Bipolar Disorder: What Is It Exactly?
We understand. Sometimes, problems with romantic relationships, friendships, career or family life get you down. And we want to help. That’s why JET is working with therapist, Jinnie Cristerna, who will take your questions and offer some sage, sanity-restoring advice and insight every week.
Bipolar disorder affects at least 2.6 percent of the American adult population and has been receiving a significant amount of attention over the last five years – especially in the African American community. While Bipolar Disorder is still under diagnosed in African-Americans, there has been a sharp rise in the public sharing of bipolar diagnosis in prominent African-American professionals and celebrities including: Chris Brown, Jesse Jackson, Jenifer Lewis, and Maia Campbell.
While it is possible to live a healthy and emotionally balanced life with bipolar disorder, the harsh effects of the disorder are still present and should never be underestimated. In 2013, the impact of bipolar disorder was felt when acclaimed cook Josh Marks took his life at the age of 26.
There has been a sharp increase in wanting to learn more about bipolar disorder within the African-American community and this blog is dedicated to helping raise awareness. This is best done by consulting with and learning from a licensed clinical social worker, a clinical psychologist, or psychiatrist, or other licensed clinical mental health professional.
First, it should be understood that bipolar disorder is not a single disorder; it is comprised of three main categories that make up what is called, the bipolar spectrum. These three diagnoses are: Bipolar I, Bipolar II, and Cyclothymic Disorder.
In Bipolar I, an individual must have at least one manic episode that last at least one week. Manic episode are often felt as being in a state of excitement, excessive happiness, thoughts that come so quickly you may be unable to keep up with them, engaging in reckless behavior like unprotected sex, and inflated self-esteem or sense of superiority. The individual also experiences depressive episodes where they feel sad, irritable, loses interest in things he or she once had pleasure experiencing, sleeping, eating, weight loss/gain of more than a 5 percent change, and recurring thoughts of death or suicide. In this diagnosis, the individual experiences a few more depressive episodes than manic episodes.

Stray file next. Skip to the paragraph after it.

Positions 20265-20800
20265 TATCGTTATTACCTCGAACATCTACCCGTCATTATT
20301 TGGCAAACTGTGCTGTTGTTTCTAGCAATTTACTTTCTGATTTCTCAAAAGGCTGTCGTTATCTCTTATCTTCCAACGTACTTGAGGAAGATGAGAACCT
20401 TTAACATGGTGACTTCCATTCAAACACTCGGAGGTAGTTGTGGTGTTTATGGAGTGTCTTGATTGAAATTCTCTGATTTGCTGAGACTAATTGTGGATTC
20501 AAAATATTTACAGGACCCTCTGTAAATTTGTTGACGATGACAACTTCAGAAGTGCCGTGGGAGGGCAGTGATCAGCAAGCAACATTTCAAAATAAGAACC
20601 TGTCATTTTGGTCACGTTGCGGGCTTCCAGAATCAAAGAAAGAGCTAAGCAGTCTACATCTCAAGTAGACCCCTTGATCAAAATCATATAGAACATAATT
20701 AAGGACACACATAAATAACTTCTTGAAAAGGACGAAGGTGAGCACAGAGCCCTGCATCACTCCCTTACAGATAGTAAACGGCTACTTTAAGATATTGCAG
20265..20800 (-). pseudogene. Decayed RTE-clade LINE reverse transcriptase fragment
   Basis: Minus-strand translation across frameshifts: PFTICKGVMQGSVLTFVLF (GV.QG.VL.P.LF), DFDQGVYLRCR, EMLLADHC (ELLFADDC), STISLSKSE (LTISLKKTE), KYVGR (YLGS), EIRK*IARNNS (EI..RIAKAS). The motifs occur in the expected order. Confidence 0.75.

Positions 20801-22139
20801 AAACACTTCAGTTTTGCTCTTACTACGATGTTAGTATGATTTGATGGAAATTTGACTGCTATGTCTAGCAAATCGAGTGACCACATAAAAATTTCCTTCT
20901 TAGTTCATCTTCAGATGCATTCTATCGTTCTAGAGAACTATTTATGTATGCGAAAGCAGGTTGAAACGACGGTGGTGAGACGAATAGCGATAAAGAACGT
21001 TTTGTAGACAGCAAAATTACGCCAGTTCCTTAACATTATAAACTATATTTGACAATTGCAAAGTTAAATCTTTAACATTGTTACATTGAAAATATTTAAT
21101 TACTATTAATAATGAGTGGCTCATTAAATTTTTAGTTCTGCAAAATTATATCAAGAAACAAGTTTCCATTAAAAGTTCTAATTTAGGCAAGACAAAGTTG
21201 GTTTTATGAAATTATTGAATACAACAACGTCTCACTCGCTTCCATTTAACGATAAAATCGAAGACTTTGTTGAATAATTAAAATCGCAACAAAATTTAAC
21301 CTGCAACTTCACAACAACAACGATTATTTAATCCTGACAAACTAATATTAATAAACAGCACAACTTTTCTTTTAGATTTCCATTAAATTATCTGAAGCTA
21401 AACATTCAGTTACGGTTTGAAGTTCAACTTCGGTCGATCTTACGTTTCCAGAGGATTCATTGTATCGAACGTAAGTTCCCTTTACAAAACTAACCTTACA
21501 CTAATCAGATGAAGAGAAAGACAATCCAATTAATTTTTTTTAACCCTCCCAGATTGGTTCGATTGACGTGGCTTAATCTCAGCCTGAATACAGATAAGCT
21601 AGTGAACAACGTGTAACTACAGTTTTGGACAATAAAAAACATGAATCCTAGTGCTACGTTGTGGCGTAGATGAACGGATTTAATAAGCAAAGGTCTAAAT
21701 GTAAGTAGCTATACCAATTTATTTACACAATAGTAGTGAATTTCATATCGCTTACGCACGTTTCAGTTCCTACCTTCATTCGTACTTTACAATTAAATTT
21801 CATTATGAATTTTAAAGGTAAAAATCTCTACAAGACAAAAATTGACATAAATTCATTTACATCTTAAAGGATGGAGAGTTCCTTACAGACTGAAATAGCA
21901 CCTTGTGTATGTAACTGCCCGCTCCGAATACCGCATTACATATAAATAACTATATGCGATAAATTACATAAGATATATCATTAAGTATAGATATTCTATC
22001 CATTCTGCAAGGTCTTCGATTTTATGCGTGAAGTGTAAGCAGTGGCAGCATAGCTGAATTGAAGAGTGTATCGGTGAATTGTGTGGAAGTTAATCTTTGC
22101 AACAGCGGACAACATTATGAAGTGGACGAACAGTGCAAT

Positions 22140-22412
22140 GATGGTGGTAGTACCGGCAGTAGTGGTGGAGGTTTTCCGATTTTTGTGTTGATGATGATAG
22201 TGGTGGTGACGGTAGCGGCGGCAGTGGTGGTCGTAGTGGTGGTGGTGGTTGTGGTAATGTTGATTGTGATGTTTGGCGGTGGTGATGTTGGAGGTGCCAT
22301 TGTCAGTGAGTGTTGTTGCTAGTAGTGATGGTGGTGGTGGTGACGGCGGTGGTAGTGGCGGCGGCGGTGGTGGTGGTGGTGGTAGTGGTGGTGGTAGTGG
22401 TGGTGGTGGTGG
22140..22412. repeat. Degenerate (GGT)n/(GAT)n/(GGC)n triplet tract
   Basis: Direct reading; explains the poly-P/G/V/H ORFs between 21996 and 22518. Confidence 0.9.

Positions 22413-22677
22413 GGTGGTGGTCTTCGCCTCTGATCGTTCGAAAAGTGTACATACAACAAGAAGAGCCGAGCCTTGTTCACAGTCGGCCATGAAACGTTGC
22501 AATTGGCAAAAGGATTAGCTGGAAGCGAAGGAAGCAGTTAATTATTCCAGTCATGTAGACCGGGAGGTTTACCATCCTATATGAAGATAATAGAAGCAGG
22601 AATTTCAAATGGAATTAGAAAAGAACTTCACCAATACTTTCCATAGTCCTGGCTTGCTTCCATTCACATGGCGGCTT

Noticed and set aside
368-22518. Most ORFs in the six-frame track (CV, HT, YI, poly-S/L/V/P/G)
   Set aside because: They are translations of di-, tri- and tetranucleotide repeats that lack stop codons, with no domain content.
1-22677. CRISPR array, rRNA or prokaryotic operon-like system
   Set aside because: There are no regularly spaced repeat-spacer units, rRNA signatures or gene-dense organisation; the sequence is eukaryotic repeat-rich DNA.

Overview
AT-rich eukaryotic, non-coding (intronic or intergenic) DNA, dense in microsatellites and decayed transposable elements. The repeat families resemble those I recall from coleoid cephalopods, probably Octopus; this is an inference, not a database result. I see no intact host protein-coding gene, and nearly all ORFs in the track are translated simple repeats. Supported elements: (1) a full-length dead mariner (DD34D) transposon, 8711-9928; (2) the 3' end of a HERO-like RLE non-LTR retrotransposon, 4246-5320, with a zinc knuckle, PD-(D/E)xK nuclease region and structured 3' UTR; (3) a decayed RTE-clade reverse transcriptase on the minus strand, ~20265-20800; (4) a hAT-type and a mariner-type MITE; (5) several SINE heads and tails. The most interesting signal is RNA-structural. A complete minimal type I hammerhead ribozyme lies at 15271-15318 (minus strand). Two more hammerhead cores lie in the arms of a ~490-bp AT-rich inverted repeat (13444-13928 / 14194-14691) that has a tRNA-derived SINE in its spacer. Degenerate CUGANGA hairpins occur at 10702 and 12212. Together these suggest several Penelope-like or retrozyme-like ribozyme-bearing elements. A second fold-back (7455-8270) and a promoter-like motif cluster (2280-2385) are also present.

If left untreated, a person usually has erratic cycles that fluctuate between depression and mania; however, the depression is experienced more often than the mania.
In Bipolar II, the mania is a lot milder and is referred to as hypomania. Hypomania can last for an extended period of time and is often mistaken for typical ‘happiness.’ The difference here is that the depression is very heavy and experienced more than in Bipolar I and is often mistaken as and diagnosed as depression.
In Cyclothymic Disorder, the depressive symptoms do not meet the full criteria of major depression and the hypomania (in bipolar II) alternates more with the depression often.
Secondly, proper treatment for the disorder is key to managing the disorder and its risks associated. While many people feel comfortable consulting pastors, teachers, and friends it is important to understand that only a licensed clinical mental health professional is able to diagnose the disorder and provide proper treatment. While medication is part of the treatment, ongoing psychotherapy is strongly recommended to help the patient manage the symptoms, reduce risks associated with the disorder, and live fully.
Thirdly, it’s important to shatter the stigma of mental illness. While African-Americans struggle with the stigma of mental illness, they are not alone. Many cultures attach stigma to mental illness and it is costing us the lives and health of our loved ones. Please know that having a good psychotherapist is key not only to treating mental illness, but also to managing one’s emotional wellness.
In fact, a number of successful professionals seek the support of a psychotherapist to ensure they are maintaining their emotional wellness. The reality is that if one does not address issues as they arise; the cumulative effect of those issues can result in conditions like depression. You may not need to go in every week but having a therapist on call to maintain your mental health and work through issues as they arise is worth its weight in gold.
As always, I hope this was helpful. Please share this with others, as you never know who could benefit from learning.
With love and light …
Do you have a question for our “Moment of Clarity” JET Therapist, Jinnie? Email us at firstname.lastname@example.org. We’ll be sure to keep it anonymous and confidential.
Jinnie Cristerna, affectionately known as “The High Achievers Therapist”, works with talented people to help them release emotional pain and psychological roadblocks so they can achieve their personal and professional goals. Specializing in psychotherapy, heart centered hypnotherapy, vibrational energy, meditation, and personality development, Jinnie has a nearly 90% success rate with her clients. Sign up for Jinnie’s High Achiever newsletter here or join her on Facebook and Twitter!